- In
*Proc. 27th ACM Symposium on Computational Geometry (SoCG)*, pages 27-36, 2011

We initiate the study of exact geometric algorithms that require limited storage and make only a small number of passes over the input. Fundamental problems such as low-dimensional linear programming and convex hulls are considered.

- PostScript file
- Discrete and Computational Geometry, 37:79-102, 2007 (SoCG special issue)
- In Proc. 21st ACM Symposium on Computational Geometry (SoCG), pages 180-189, 2005

Given a parametric graph with n vertices and m edges where edge weights change linearly over time, we show how to find the time value at which the heaviest edge weight in the minimum spanning tree is minimized in O(n(m/n)^epsilon log n + m) expected time...

We give three related algorithmic results concerning a simple polygon P:

- Continuing previous efforts by Bespamyatnikh, Biedl, Bose, Czyzowicz, E. Demaine, M. Demaine, Kim, Kranakis, Lubiw, Maheshwari, Morin, Shin, Toussaint, Vigneron, and Yang, we show how to find a largest pair of disjoint congruent disks inside P in linear expected time.
- As a subroutine for the above result, we show how to find the convex hull of any given subset of the vertices of P in linear worst-case time.
- More generally, we show how to compute a triangulation of any given subset of the vertices or edges of P in almost linear time.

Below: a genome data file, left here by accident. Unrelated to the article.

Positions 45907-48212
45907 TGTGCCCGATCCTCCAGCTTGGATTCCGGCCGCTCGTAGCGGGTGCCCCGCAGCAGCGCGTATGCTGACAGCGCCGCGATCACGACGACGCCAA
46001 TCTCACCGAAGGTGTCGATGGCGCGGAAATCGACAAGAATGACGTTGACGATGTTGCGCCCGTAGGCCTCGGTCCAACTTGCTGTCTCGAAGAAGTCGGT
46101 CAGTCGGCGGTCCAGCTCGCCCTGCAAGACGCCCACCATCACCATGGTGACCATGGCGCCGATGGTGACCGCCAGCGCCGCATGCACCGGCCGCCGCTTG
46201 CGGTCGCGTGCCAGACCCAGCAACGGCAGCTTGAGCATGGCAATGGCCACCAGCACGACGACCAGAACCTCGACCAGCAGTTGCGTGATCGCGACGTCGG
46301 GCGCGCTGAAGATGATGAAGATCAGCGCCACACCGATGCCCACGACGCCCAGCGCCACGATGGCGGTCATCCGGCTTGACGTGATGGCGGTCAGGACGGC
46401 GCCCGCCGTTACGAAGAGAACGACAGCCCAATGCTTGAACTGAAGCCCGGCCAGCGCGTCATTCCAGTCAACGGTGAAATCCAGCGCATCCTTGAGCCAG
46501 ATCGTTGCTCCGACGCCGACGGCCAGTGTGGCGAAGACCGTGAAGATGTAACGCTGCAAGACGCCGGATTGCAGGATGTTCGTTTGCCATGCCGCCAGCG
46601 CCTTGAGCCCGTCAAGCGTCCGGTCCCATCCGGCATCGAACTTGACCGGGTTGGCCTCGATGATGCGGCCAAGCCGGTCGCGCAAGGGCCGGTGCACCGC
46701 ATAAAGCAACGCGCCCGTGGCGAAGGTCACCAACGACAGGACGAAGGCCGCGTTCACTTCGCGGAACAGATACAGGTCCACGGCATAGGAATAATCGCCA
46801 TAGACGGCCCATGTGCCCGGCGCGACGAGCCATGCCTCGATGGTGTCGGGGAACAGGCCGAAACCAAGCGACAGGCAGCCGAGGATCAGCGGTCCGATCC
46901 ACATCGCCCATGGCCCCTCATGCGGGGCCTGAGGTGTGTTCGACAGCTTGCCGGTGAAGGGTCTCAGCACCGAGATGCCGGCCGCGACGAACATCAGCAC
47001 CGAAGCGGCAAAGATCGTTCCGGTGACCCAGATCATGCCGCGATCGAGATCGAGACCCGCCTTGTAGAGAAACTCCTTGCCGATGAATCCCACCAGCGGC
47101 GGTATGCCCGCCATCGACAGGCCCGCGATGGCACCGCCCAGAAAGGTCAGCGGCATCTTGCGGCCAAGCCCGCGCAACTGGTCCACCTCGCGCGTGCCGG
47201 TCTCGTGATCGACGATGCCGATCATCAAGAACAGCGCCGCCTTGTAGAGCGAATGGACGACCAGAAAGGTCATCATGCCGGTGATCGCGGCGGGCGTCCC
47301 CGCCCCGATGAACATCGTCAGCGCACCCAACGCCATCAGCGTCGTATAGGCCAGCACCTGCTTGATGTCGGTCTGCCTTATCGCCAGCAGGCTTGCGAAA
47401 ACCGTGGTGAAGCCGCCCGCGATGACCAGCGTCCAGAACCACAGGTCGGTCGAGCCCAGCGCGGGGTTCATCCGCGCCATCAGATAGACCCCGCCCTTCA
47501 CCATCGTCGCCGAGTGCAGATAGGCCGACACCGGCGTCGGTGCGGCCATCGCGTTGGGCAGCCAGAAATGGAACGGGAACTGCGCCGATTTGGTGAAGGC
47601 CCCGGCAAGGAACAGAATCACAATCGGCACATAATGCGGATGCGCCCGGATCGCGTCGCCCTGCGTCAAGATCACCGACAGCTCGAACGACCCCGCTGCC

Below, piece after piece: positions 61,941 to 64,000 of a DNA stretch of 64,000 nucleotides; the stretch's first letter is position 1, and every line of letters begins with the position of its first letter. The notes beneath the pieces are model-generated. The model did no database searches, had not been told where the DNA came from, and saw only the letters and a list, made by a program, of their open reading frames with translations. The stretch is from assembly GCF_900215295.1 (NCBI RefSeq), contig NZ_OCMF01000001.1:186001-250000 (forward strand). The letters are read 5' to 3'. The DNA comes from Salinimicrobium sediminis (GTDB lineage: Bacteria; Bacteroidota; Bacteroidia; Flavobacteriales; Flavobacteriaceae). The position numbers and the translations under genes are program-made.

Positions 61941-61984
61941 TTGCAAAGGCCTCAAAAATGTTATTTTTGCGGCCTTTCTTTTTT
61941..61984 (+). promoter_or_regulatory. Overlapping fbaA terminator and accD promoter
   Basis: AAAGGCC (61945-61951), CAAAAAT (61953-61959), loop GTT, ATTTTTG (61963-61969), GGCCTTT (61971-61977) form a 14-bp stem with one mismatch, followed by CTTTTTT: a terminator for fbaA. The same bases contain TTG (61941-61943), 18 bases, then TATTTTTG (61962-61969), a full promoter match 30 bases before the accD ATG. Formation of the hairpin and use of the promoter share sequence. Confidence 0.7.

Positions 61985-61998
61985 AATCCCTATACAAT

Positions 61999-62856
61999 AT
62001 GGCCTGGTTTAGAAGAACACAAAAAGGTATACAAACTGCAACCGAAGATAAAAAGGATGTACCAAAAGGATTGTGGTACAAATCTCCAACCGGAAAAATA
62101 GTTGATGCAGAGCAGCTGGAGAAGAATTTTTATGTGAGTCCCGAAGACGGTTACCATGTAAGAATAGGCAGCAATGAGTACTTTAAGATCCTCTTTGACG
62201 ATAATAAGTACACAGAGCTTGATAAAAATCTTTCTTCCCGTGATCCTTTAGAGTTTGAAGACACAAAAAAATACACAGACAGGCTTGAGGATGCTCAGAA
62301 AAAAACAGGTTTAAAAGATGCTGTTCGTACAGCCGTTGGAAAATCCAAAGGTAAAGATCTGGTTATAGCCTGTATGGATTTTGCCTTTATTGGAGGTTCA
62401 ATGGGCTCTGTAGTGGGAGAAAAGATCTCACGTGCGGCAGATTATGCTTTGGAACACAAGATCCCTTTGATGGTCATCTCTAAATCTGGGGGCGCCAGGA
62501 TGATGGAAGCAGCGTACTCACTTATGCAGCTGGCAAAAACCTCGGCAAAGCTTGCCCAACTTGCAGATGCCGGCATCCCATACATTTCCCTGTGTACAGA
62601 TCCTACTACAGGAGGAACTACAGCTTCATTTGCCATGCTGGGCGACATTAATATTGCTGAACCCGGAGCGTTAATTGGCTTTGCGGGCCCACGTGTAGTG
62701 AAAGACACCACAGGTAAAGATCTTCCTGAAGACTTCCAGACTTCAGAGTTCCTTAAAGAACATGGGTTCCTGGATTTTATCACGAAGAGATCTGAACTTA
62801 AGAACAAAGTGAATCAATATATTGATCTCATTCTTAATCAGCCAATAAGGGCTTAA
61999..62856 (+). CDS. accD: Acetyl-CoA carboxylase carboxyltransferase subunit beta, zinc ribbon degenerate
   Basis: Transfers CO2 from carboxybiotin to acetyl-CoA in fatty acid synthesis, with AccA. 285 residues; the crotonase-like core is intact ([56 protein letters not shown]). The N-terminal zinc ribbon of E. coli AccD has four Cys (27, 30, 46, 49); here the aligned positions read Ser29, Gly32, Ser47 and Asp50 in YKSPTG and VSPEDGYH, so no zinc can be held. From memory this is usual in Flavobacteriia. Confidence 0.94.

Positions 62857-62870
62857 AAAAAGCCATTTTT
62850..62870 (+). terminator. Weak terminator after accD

- PostScript file (9/04 version)
- Computational Geometry: Theory and Applications, 35:209-217, 2006
- (The main open question about the third problem was solved by van Kreveld, Loeffler, and Mitchell (2008).)

We present the first optimal algorithm to compute the maximum
*Tukey depth* (also known as *location* or *halfspace
depth*) for
a non-degenerate point set in the plane. The algorithm is randomized
and requires O(n log n) expected time for n data points. In a
higher fixed dimension d >= 3, the expected time bound is
O(n^{d-1}), which is probably optimal as well. The result is
obtained using an interesting variant of the author's
randomized
optimization technique, capable of solving "implicit"
linear-programming-type problems; some other applications of this
technique are briefly mentioned.

Applications in the plane include improved algorithms for finding a line that misclassifies the fewest among a set of bichromatic points, and finding the smallest circle enclosing all but k points. We also discuss related problems of finding local minima in levels.

- Gzipped postscript file | PDF file
- SIAM Journal on Computing, 34:879-893, 2005
- In Proc. 43rd IEEE Symposium on Foundations of Computer Science (FOCS), pages 570-579, 2002

- Postscript file
- Discrete & Computational Geometry, 22:547-567, 1999 (SoCG special issue)
- In Proc. 14th ACM Symposium on Computational Geometry (SoCG), pages 269-278, 1998

- Postscript file
- Journal of Algorithms, 27:147-166, 1998
- Preliminary version in Proc. 8th ACM-SIAM Symposium on Discrete Algorithms (SODA), pages 464-472, 1997

The documents contained in this directory are included by the contributing authors as a means to ensure timely dissemination of scholarly and technical work on a non-commercial basis. Copyright and all rights therein are maintained by the authors or by other copyright holders, notwithstanding that they have offered their works here electronically. It is understood that all persons copying this information will adhere to the terms and constraints invoked by each author's copyright. These works may not be reposted without the explicit permission of the copyright holder.

Timothy Chan (Last updated Aug 2023)